from my sketchbook: k. gordon murray

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baby, although I chose this lonely life, it seems to strangle me now
Remember Saturday afternoon kiddie matinees at the movies? Thank K. Gordon Murray.

Murray, an entrepreneur as early as his teen years, set up a makeshift bingo game in one of his funeral director father’s cemetery tents. He took his game on the road with a carnival, eventually becoming the traveling show’s manager. In the late 1930s, Murray was using his circus connections to aid a casting director in hiring little people to act as Munchkins in the 1939 film The Wizard of Oz. Shortly afterward, Murray and his wife settled in Hollywood, where famed director Cecil B. DeMille hired him to help promote his circus epic, The Greatest Show on Earth.

The Murrays moved to Miami, where they launched K. Gordon Murray Productions. Murray imported low-budget Spanish-language Mexican-produced films, re-dubbed them and distributed them to theaters throughout the United States. They were to be shown, according to an agreement, exclusively on Saturday afternoons for a limited engagement. The films were unusually-interpreted live-action versions of traditional fairy tales. They were poorly acted with even poorer production. But, since the target audiences were children gorged on popcorn, candy and soda, the quality of the film was not a priority. Entertainment value was most important. And, to kids, these films were entertaining. Murray added some of his own scenes and characters, specifically, Stinky the Skunk and Ferocious Wolf. Murray had local costume shops create Stinky the Skunk outfits for appearances at theaters. He presented over 60 films in almost fifteen years, single-handedly creating the “Weekend Kiddie Matinee”. Films like Little Red Riding Hood and The Monsters and Puss ‘n Boots played regularly. His most popular film, the holiday head-scratcher Santa Claus, was the only film, besides Disney’s Snow White, to be released profitably in theaters every few years for three decades.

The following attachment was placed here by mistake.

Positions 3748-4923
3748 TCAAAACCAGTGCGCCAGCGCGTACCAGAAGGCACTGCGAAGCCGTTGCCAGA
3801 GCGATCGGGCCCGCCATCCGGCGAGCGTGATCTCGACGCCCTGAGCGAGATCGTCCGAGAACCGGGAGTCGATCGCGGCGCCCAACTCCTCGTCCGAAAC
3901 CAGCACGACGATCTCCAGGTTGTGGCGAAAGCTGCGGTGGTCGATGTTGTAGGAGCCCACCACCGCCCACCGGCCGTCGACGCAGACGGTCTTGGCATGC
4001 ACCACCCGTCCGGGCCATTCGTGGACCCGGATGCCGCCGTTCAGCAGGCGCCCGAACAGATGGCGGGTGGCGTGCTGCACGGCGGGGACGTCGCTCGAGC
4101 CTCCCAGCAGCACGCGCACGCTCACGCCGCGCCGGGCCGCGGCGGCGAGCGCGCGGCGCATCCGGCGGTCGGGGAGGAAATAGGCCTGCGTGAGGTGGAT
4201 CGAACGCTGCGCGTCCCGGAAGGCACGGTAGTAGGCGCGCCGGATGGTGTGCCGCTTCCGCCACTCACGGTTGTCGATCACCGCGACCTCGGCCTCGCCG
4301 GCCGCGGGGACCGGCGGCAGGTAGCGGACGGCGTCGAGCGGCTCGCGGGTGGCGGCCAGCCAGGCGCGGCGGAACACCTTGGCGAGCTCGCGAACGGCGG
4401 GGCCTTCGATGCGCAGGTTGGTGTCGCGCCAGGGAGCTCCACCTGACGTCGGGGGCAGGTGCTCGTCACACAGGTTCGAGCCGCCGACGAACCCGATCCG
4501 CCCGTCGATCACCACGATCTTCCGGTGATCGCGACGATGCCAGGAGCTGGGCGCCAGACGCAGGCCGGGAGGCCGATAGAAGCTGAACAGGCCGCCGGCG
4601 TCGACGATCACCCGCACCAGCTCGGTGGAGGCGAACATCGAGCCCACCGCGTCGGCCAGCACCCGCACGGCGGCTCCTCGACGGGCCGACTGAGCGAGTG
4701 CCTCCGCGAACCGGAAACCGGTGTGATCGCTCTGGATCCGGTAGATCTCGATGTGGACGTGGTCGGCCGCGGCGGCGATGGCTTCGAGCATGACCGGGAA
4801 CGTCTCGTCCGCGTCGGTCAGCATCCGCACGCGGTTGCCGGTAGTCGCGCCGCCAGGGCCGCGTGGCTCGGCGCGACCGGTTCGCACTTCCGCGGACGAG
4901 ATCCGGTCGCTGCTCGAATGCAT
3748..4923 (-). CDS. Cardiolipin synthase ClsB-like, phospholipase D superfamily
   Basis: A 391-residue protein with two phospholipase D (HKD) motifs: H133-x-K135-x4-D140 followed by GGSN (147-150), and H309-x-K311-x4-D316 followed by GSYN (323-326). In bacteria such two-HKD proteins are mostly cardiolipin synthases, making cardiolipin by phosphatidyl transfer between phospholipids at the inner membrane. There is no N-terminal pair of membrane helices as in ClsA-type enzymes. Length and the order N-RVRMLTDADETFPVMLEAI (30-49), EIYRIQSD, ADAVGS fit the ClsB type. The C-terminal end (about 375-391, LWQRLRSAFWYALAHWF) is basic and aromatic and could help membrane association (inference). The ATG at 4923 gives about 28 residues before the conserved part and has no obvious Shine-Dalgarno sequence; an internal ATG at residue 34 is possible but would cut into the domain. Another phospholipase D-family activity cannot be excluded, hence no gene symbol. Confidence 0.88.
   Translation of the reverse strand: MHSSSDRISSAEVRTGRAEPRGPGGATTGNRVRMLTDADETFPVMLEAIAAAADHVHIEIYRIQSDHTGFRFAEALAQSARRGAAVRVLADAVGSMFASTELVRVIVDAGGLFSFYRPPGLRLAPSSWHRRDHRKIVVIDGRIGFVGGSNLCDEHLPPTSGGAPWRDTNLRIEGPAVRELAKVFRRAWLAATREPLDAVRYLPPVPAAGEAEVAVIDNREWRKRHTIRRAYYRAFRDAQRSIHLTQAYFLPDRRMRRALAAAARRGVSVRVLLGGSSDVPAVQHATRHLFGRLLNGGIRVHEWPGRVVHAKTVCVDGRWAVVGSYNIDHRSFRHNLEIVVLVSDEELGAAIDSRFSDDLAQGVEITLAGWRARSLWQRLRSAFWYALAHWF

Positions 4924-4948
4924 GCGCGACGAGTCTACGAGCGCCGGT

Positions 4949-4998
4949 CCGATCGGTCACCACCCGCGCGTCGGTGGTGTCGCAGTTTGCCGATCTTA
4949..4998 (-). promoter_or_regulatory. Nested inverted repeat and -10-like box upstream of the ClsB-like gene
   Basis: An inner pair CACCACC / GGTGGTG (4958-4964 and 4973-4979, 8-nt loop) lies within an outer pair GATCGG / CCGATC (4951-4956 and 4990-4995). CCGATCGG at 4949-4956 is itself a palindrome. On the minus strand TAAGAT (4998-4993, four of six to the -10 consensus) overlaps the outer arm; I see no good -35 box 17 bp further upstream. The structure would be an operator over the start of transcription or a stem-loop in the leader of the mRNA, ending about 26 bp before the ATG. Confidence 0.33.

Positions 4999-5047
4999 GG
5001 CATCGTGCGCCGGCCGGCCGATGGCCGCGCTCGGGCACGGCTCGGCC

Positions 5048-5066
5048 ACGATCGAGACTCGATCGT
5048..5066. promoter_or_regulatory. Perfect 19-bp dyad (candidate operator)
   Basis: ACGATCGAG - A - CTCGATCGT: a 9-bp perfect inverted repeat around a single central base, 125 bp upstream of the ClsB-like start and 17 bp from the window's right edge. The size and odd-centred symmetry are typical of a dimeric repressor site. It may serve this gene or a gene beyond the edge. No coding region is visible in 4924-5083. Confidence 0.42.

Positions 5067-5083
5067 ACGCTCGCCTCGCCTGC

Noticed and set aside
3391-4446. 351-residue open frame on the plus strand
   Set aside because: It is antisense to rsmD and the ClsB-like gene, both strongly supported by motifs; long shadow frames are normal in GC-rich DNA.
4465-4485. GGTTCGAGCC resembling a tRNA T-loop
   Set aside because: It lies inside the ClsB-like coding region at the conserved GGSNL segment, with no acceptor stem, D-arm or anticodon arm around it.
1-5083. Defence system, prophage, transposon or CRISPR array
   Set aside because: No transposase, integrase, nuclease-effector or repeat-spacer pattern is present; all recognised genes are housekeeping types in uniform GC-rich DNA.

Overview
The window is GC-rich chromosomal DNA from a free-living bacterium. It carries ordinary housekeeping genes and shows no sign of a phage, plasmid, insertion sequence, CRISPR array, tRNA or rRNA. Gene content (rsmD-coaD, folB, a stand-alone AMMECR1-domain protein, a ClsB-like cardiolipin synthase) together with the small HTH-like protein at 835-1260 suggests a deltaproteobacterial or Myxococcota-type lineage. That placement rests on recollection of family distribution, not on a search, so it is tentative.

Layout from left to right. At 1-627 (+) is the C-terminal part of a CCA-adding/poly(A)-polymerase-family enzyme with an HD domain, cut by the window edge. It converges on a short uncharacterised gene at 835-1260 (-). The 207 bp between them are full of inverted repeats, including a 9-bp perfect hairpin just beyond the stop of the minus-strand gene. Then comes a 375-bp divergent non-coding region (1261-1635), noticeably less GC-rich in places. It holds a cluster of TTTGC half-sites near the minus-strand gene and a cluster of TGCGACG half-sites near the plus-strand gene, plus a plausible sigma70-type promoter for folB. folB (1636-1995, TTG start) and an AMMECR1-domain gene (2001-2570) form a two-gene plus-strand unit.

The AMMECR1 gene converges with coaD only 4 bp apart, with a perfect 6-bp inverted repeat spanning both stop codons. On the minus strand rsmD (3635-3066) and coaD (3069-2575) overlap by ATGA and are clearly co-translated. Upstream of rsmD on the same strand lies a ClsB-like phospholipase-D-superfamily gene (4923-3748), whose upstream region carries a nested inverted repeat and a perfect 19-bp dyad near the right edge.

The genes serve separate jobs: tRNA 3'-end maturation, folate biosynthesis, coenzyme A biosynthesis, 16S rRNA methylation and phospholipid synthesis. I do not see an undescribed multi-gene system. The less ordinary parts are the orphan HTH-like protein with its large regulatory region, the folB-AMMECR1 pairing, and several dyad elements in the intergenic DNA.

Murray expanded his film endeavors to include horror and adult exploitation films, still keeping the same formula of importing and dubbing foreign productions.

In the late 1970s, Murray ran into trouble with the Internal Revenue Service. which seized his library of films and took them out of circulation. In 1979, as Murray was preparing his case against the IRS, he suffered a fatal heart attack at age 57.




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